Pre-Mayan Remains found in Mexican Cave of Ancestors, Some Showing Cranial Deformation
There is a cave in southern Mexico where the distant past, more recent past, and the present intertwine. It is referred to as the Cave of Ancestors, where locals continue to honor their distant relatives and the site with rituals even today. Mexican archaeologists have found several sets of human remains in the ancient cave, the oldest dating as far back as 7,000 years ago!
The Cave of Ancestors is 75 meters (246.06 feet) long and has a spiral shape. Proceso reports that over the years 29 sets of human remains have been found. Apart from the three sets more recently found, most of the skeletal remains have been dated to the Mayan Late Classical Period (600-900 AD).
Of the three oldest, one comes from the Early Pre-Classical Period (2500-1200 BC) and the other two are consider Archaic (8000-2500 AD), according to Lourdes Muñoz Moreno and Teresa Navarro Romero, of the Centro de Investigación y de Estudios Avanzados (Center for Investigation and Advanced Studies/Cinvestav), of the Instituto Politécnico Nacional (National Polytechnic Institute/IPN). Archaeologist Alberto Martos said the oldest of the remains comes from “the period of transition from being hunters to sedentarism.”
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29 sets of human remains have been found in the cave system. (INAH)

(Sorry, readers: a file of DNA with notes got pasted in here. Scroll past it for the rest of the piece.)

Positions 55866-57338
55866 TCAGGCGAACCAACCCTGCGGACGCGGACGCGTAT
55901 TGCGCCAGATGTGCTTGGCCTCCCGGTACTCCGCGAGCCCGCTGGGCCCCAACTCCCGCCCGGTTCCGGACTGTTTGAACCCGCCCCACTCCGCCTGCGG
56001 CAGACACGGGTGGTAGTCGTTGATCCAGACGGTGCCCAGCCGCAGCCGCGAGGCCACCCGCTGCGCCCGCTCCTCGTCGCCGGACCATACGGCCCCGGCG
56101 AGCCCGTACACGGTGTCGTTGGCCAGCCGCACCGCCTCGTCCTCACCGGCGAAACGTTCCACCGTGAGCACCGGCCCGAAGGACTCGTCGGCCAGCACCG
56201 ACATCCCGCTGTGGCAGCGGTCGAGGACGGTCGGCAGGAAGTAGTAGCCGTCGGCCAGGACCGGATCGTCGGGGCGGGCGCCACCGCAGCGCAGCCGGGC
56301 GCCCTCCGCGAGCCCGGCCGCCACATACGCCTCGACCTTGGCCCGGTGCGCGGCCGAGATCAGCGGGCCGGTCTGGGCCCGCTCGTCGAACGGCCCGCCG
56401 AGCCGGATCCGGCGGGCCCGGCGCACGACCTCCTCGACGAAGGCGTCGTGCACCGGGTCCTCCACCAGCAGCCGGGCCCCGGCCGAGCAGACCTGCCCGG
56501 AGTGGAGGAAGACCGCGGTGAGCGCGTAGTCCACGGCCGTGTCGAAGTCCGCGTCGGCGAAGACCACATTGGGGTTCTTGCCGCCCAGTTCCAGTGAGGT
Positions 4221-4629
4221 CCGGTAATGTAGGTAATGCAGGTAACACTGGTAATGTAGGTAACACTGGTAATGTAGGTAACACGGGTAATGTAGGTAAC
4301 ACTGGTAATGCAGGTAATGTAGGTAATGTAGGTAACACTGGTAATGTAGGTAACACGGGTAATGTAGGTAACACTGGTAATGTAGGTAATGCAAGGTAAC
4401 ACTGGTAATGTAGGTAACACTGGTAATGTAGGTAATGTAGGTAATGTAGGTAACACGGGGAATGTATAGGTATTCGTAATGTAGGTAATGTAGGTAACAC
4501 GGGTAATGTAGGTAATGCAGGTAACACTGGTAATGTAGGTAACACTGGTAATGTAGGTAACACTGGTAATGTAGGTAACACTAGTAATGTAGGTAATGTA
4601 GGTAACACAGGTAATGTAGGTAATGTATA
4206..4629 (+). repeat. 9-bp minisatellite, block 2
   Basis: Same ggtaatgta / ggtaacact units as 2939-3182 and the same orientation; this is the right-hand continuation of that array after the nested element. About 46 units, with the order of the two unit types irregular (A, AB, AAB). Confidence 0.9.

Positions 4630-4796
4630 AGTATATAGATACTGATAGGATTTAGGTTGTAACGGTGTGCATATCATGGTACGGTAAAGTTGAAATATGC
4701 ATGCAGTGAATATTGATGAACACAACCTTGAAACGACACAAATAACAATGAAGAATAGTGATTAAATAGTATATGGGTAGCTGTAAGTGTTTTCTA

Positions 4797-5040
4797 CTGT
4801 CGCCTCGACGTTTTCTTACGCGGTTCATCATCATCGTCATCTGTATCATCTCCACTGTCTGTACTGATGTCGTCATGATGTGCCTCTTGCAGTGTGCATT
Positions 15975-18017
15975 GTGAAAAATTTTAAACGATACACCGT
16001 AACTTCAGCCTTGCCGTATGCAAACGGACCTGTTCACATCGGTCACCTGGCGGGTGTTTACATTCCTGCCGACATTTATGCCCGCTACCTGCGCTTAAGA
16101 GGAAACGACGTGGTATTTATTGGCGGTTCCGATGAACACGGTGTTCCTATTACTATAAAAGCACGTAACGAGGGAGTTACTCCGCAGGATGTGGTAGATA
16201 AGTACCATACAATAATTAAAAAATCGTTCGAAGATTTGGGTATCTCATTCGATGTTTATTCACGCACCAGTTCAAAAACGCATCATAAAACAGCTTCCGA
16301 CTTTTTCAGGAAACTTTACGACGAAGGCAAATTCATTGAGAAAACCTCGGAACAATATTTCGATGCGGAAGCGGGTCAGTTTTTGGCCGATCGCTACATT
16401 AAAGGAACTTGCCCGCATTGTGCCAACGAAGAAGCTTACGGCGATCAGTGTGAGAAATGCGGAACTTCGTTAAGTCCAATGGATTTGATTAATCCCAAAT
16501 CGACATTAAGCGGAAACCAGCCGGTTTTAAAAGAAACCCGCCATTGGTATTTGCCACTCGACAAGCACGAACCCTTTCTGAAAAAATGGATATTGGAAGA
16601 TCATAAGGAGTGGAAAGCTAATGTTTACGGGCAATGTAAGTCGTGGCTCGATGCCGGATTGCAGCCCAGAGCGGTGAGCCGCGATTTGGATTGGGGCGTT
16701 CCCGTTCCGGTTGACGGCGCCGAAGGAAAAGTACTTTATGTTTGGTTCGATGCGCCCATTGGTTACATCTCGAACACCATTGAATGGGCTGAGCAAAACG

Of the 29 sets of remains found to date, 22 are adult, four are children, and three are infants. Experts have said that overall the remains have similar characteristics to individuals found from the same time periods in Guatemala, Cuba, Peru, Bolivia, and Brazil.
However, Luis Alberto Martos, a researcher with Instituto Nacional de Antropología e Historia (National Institute of Anthropology and History/INAH), points out that five of the skulls show signs of cranial deformation; four are slightly slanted and one has an especially strong elongation, which Martos explains is “very rare to see in the Mayan region.”
Five of the skulls found in the Cave of Ancestors show signs of cranial deformation. (INAH)
María Cristina García Cepeda, secretary of Culture, said that artifacts left as offerings in the Cave of Ancestors include jade, ceramics, shells, and obsidian.
The INAH was alerted to the cave’s archaeological importance in 2004. In 2005 they made their first trip, but it was only a couple of years later when they finally began a systematic exploration of the ten chambers in the cave system. Expeditions have been somewhat difficult due to narrow passageways and seeping mud and water when it rains heavily.
Exploring the Cave of Ancestors in Puyil has been a difficult task. (INAH)
Martos gave a concise overview of how the cave was used in the past, saying:
“There were different groups during this time that used the caves, clearly it wasn't a domestic cave. In prehistoric times it was probably used for rituals and cemeteries so as to dispose of remains of people. For the Maya, it was a cave of ancestors. This cave was used by the Maya, they respected the remains that were already there and left their own remains inside.”
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Today, the Cave of Ancestors is still visited by locals a few days after May 3rd if the region is experiencing drought. They still leave offerings asking for the rains to come, but today those offerings come in the form of candles, food, and alcohol. As one archaeologist explained, the site “is still alive.”
Milenio reports the Museo Nacional de Antropología (National Anthropology Museum) has a one month exposition with the skeletal remains, artifacts, and an explanation of expeditions to and research surrounding the Cave of Ancestors.
Skulls found in the Cave of Ancestors in Puyil, Tacotalpa, Tabasco, Mexico. (INAH)
Top Image: Some of the skulls found in the Cave of Ancestors in Puyil, Tacotalpa, Tabasco, Mexico. Source: INAH